How To Make Your Minneapolis Duplex Short Sale Go Too Fast

urban housing decayIf your duplex has been sold at the sheriff’s sale in the state of Minnesota, you still have six months to redeem or short sale the property, right?

Not necessarily.

In fact, it may be as little as five weeks.

While it may seem a little Big Brother-ish, when you fall sufficiently behind in your mortgage payments, the bank has people who drive by and check on your property. Don’t worry. They aren’t spying on you and they don’t work for the FBI.

In fact, it’s highly likely your duplex is being watched by a Realtor; the one who will eventually list the property once the bank has foreclosed on it.

They aren’t watching to learn what television shows you’re watching or if you’re having an affair. They’re simply making sure the duplex hasn’t been abandoned.

What constitutes abandonment?

According to Minnesota Attorney General Lori Swanson’s office, evidence of abandonment includes:

  1. Broken, unrepaired windows or boarded up or closed off entrances or windows.
  2. Broken, unlocked or smashed in doors.
  3. No gas, electric or water service to the property.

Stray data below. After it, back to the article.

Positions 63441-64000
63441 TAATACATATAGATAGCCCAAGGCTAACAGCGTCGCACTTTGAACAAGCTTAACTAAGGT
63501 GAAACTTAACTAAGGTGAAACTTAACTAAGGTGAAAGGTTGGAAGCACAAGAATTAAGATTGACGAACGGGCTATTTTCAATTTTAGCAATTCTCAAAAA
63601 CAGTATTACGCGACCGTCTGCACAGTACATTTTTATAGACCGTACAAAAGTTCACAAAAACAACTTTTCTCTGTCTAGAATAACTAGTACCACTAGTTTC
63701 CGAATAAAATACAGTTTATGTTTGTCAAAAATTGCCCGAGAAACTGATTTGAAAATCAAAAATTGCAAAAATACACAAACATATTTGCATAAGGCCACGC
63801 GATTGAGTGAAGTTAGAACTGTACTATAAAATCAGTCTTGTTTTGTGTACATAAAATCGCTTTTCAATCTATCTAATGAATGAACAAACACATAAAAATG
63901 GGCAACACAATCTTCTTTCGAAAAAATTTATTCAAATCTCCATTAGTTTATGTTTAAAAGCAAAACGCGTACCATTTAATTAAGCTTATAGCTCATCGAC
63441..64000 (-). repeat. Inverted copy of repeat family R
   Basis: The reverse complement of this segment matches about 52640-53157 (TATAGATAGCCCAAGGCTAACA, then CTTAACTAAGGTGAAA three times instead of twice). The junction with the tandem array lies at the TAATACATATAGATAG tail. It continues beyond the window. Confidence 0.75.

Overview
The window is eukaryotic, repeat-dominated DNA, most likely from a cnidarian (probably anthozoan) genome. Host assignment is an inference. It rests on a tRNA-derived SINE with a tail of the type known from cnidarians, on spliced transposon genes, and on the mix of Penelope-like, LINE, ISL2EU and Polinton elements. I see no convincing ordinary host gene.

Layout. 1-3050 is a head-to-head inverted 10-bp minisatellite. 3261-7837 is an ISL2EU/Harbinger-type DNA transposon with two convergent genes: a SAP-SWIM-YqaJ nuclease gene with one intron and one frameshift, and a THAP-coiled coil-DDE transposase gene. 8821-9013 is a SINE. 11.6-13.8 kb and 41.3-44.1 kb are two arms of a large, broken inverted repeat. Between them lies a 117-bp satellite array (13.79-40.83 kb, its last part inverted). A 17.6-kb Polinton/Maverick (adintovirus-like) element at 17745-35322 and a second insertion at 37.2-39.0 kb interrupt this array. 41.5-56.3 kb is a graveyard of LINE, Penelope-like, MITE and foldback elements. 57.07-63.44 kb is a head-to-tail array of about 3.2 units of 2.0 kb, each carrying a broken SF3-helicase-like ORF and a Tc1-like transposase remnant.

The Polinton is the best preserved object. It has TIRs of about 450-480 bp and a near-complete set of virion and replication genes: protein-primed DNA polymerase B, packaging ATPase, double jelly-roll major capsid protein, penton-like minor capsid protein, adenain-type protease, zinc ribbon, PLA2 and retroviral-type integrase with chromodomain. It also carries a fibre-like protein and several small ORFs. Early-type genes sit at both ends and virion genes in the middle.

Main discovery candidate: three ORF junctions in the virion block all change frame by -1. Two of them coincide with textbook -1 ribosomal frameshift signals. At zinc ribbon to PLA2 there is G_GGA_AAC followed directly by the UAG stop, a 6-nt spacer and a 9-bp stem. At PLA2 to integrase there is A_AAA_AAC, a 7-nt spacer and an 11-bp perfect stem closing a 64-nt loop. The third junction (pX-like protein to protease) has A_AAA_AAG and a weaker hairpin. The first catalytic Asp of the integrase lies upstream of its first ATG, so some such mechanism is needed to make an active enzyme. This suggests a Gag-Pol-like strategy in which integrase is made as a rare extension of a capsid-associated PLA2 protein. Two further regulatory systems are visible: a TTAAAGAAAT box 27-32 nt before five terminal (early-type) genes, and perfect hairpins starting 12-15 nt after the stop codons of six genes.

4. Rubbish, trash or debris has accumulated on the premises.
  5. The police or sheriff have had two or more reports of trespassers, vandals or other illegal activities on the property.
  6. The building is deteriorating and is either below or about to fall below minimum community standards for public safety and sanitation. (This can include unmowed lawns and snow that clearly hasn’t been shoveled or walked on for some time.)

The Realtor and the lender they work for document any of these criteria. And, they may even go so far as to change the locks on the duplex and, if within 10 days no one who has a legal right to the premises as asked for access, then the court may take this as further evidence of abandonment.

When the lender has established to its satisfaction the property is abandoned, the lien holder may initiate a proceeding in district court to reduce the duplex owners redemption period. Failure of the property owner to show up in court is considered further evidence of abandonment.

If the lender sufficiently proves the duplex has been abandoned, the court will allow the redemption period to be shortened to just five weeks.

I suppose if you completely don’t care about your credit or capital gains tax it doesn’t matter if the bank takes the property back.

However, if you do, abandoning the property has made it virtually impossible to successfully negotiate a short sale and minimize the damage.

I had a buyer for exactly such a property over the summer. Had the duplex owner simply taken the recycling bin full of glass bottles out to the trash, odds are he could have avoided the permanent blemish of foreclosure on his record.